NEW YORK, April 19 (Xinhua) -- China and the United States kicked off a new
Chinese language and culture initiative here on Wednesday by signing an
agreement of cooperation in promoting Chinese language and culture programs in
the United States.
Witnessed by Chinese Education Minister Zhou Ji and his delegation, Xu Lin,
director-general of China's National Office for Teaching Chinese as a Foreign
Language (Hanban) and Gaston Caperton, president of the College Board of the
United States, signed the agreement at a ceremony.
The initiative will address the critical shortage of Chinese-language
teachers in the United States, support schools wishing to begin new Chinese
language programs, promote professional development for teachers and the
production of high quality instructional materials, officials close to the
signing ceremony said.
They added that the initiative will also provide students with a pipeline
to the College Board's new AP Chinese Language and Culture Exam.
Praising the initiative as "good for U.S. students, good for the United States,
and good for the world in the 21st century," Caperton said the College Board
was pleased and enthusiastic about the new initiative between the two
He expressed appreciation for Hanban's support in helping American students
learn Chinese, discover the vibrant Chinese culture, and participate more fully
in the cultural exchange between the two countries.
Noting that when more than 200 million children in China are studying
English, only 24,000 in the United States are studying Chinese, Caperton pledged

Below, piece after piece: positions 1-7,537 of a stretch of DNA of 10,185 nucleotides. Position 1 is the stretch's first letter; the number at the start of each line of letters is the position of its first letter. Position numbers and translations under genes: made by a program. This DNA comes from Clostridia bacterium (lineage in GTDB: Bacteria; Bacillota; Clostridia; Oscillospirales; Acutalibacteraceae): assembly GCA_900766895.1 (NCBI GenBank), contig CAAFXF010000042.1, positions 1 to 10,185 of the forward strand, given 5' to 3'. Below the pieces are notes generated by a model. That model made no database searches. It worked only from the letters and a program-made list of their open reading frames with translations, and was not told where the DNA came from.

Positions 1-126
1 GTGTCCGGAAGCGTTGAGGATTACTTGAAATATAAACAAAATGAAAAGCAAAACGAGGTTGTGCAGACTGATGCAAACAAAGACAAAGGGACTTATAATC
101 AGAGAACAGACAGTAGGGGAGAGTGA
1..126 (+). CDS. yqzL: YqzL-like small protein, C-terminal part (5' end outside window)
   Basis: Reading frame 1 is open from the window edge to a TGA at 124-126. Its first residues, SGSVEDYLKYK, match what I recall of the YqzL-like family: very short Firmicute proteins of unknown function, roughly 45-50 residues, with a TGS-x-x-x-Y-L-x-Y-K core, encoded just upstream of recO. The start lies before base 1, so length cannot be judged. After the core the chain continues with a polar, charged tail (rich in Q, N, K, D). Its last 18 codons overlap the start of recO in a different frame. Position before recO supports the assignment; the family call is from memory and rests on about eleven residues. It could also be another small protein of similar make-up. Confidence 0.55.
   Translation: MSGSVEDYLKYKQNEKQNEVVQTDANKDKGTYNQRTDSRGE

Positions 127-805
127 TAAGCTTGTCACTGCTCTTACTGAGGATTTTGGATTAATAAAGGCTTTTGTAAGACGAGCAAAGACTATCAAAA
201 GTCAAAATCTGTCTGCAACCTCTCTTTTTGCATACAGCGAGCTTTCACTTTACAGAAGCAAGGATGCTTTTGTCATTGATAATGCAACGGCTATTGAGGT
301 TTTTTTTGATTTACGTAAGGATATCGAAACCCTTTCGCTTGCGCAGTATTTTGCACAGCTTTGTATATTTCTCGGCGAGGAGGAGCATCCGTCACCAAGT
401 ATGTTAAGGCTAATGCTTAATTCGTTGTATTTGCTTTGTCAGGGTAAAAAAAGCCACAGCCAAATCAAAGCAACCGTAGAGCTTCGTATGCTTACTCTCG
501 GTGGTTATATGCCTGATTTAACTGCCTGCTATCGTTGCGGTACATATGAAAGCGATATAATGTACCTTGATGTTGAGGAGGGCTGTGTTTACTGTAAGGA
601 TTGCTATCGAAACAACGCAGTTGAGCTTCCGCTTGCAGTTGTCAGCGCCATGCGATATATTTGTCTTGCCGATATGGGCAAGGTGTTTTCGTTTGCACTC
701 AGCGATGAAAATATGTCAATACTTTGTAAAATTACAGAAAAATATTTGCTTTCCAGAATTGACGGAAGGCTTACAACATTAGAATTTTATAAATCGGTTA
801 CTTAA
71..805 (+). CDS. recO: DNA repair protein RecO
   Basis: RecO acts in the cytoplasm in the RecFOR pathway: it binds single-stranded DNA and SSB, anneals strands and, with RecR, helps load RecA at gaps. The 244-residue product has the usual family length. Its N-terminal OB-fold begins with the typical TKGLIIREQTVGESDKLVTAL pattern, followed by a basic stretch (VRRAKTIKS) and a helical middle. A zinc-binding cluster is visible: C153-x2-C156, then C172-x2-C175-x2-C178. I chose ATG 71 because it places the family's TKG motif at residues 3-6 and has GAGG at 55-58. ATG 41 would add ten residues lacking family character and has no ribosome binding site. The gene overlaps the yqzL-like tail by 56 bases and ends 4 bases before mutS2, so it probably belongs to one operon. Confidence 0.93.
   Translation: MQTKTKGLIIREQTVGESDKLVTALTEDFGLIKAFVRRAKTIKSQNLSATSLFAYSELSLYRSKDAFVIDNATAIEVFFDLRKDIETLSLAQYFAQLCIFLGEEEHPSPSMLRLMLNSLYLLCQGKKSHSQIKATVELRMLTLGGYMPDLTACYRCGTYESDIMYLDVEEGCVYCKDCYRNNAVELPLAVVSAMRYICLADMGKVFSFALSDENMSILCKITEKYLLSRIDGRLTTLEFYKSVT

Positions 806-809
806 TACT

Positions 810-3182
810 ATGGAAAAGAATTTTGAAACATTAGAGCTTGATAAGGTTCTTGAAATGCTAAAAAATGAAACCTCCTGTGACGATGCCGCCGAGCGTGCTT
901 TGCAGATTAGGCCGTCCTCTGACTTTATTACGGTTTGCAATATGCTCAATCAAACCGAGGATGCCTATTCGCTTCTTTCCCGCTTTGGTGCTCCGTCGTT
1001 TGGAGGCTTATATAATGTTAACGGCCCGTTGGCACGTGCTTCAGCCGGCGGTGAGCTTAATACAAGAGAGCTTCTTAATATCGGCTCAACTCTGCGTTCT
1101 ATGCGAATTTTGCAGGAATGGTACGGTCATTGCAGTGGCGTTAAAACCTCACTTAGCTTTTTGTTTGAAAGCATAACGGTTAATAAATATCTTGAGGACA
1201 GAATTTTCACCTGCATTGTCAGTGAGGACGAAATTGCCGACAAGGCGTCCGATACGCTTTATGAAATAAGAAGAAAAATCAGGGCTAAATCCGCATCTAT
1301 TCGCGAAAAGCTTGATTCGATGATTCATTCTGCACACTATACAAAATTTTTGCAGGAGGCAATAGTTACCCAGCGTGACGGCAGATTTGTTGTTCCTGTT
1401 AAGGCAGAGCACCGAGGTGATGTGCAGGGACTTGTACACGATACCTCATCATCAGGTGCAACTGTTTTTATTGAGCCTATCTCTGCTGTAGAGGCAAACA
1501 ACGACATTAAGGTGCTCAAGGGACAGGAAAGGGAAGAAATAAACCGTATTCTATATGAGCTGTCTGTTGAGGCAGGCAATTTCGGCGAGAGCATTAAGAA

efforts to help thousands of U.S. schools that want to offer their students a
21st century choice.
On his part, Zhou urged education institutions from all over the world to
join the efforts for international promotion of the Chinese language. He praised
the College Board and universities that are hosting Confucius Institutes for
taking a significant first step, and expressed the hope that more institutions
In a 2004 survey, nearly 2,400 American high schools expressed an interest in offering
the Advanced Placement Chinese course in 2006-2007, but many of these schools
are handicapped by a shortage of qualified Chinese teachers. To help
ease the shortage, the new initiative will temporarily place 150 guest teachers
from China in American classrooms over the next three years.
To ensure program continuity when the guest teachers return to China, the
initiative also enables the College Board to support nearly 300 American
teacher-candidates in their efforts to attain state certification.
The plan's partners had already moved forward with a number of the projects
outlined in the agreement even before its official signing.
In an effort to support the ongoing professional development of teachers already
in the classroom, 60 American teachers of Chinese will benefit from
intensive, three-week-long summer institutes to be held at Beijing Normal
University and Shanghai International Studies University this summer.
These programs will expand to include more teachers and involve others in
the coming years. Nearly 600 American teachers of Chinese will have access to
these programs over the next five years.
In addition, some 400 American educators will have the opportunity to travel
to China during the summer months to become familiar with China's people, language,
culture, and educational systems. They are expected to better support the
growth of Chinese programs in their own districts.
The College Board is a not-for-profit membership association whose mission
is to connect students to college success and opportunity. Founded in 1900, the
association is composed of more than 5,000 schools, colleges, universities, and
other educational organizations. Enditem